The purpose of the columns on original run was to survey not our contemporary response to the prior winners but to look at context: the context of other awards, other titles that didn’t get on the shortlist, other categories and squabbles and concerns in the process of awarding itself. Walton’s contribution here is to illustrate and flesh out the ground underneath the bland record of nominee-and-winner. I was particularly intrigued by the portion where Walton considers other novels and stories published during the eligibility period to see if something had been missed.

The evolution of the taste in nominees is also relevant to struggles continuing today between conservative or reactionary offshoots of the genre and progressive extrapolation—and, in a more general sense, the cultural movements reflected in the writing of the time. Art reflects culture and culture reflects art. The constant push and pull of creation and subversion has no start or close but it is visible in the nominee lists. Octavia Butler’s science fiction appeared with unfortunate frequency in the “what else might voters have chosen?” lists, though Walton also notes as time goes on that the Hugo voters do seem to begin to evolve out of the habit of nominating disappointing books by genre luminaries in favor of original voices.

Walton is also conversational in her critical approach. She notes which books she has not read, whether they’re in her local library and in what languages, whether she has contemporaneous memories of things people were discussing surrounding the stories. The open and honest admission of subjectivity is refreshing; so often critical or historical surveys fail to acknowledge that objectivity is more fantastical than dragons. Walton is open about disliking famous books, makes regular asides to her irritation with the “dramatic presentation” categories, admits a total disinterest in the sort of characters Phillip K. Dick writes about, and is unafraid to throw her hands up in despair at the nominees voters chose in some years.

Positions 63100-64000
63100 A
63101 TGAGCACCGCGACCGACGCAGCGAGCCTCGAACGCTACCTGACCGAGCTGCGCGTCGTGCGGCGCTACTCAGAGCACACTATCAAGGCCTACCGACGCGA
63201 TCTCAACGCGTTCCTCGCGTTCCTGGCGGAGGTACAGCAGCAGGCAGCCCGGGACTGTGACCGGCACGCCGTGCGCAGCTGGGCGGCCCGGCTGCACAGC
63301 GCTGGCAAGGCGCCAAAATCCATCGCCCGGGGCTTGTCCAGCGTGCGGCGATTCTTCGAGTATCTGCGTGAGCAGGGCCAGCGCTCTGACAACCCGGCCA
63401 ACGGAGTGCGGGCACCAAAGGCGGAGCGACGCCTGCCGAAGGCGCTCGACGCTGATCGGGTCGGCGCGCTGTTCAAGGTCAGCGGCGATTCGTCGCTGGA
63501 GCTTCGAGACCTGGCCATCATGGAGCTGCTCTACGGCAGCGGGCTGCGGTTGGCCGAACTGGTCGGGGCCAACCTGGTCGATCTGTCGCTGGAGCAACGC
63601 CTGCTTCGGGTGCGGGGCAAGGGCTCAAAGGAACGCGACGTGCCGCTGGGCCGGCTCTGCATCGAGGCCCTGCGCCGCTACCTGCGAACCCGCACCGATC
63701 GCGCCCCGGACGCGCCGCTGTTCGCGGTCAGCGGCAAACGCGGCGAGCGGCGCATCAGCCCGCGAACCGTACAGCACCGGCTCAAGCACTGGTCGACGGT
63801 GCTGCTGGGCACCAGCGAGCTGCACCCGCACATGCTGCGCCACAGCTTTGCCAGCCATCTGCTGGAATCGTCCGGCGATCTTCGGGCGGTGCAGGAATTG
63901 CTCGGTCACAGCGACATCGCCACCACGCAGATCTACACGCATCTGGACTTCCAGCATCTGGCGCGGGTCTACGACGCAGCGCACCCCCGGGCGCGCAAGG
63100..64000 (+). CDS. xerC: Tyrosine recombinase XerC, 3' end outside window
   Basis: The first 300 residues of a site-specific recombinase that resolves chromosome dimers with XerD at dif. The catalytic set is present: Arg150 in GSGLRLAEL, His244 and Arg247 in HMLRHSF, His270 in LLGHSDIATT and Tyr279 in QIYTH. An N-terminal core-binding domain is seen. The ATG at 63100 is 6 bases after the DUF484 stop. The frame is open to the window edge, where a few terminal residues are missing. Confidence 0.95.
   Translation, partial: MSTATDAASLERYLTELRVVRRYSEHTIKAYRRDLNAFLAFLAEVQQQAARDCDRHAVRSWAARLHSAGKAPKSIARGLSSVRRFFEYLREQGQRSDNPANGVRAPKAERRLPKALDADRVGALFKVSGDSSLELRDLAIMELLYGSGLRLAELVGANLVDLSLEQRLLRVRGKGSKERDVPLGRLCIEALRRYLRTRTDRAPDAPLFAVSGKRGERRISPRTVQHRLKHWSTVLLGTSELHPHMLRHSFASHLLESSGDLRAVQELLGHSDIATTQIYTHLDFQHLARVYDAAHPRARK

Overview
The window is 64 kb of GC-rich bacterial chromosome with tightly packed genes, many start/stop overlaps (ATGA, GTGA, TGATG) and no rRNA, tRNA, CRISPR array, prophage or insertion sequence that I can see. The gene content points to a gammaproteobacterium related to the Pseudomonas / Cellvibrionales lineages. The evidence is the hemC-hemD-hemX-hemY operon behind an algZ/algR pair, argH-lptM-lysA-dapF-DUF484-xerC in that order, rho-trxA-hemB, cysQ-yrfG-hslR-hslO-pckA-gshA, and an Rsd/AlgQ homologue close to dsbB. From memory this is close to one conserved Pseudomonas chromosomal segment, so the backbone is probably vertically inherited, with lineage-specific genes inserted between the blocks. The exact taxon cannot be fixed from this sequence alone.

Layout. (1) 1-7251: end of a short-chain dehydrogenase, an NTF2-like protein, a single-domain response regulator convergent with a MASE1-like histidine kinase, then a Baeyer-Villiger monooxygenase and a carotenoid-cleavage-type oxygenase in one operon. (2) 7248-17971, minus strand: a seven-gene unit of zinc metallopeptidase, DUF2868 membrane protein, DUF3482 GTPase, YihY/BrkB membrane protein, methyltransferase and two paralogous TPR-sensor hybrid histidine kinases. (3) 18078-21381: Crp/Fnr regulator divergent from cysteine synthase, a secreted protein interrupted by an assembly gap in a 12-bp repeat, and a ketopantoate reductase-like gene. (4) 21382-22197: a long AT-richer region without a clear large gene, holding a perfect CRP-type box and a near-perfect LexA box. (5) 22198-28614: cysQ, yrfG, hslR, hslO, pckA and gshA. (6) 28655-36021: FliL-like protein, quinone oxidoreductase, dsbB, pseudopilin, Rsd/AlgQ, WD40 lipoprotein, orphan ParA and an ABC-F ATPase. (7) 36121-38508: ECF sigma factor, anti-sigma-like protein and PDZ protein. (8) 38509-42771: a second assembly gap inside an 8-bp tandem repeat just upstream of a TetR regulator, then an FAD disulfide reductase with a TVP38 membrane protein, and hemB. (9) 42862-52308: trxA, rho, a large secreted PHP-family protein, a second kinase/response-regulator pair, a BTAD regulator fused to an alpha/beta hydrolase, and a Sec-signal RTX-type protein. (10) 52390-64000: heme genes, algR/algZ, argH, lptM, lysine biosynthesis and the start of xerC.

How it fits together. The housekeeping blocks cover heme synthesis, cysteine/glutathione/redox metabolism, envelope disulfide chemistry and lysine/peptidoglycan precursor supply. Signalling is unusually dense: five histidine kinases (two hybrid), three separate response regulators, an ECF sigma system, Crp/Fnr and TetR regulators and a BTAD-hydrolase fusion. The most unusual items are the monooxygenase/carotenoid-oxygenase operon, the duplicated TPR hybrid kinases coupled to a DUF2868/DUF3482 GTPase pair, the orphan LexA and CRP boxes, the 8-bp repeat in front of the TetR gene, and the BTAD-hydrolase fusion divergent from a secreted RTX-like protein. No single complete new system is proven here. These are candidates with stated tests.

The elisions and gaps in coverage, the personal approach to the short essays on books Walton has read and the things they offered her either at the time or on rereading, contributes to the sense of this project as an archive. It is a unique, individual, time-limited aggregation of a conversation between people about their memories, their books, their passions, and their pasts together with those things. As such, it also creates a history—one that is valuable to the field for its personal approach as much as its factual observations. I’m glad to have this physical text to memorialize and maintain the digital web that it flattens and pins to the board for collection. The hardcover is a different art object than the columns and their lengthy threads of comment and conversation, but it’s a static snapshot of those things for posterity, and that’s useful as well.

An Informal History of the Hugos is available from Tor Books.
Read the introduction to the collection here.

Brit Mandelo is a writer, critic, and editor whose primary fields of interest are speculative fiction and queer literature, especially when the two coincide. They have two books out, Beyond Binary: Genderqueer and Sexually Fluid Speculative Fiction and We Wuz Pushed: On Joanna Russ and Radical Truth-telling, and in the past have edited for publications like Strange Horizons Magazine. Other work has been featured in magazines such as Stone TellingClarkesworldApex, and Ideomancer.


Back to the top of the page


This post is closed for comments.

Our Privacy Notice has been updated to explain how we use cookies, which you accept by continuing to use this website. To withdraw your consent, see Your Choices.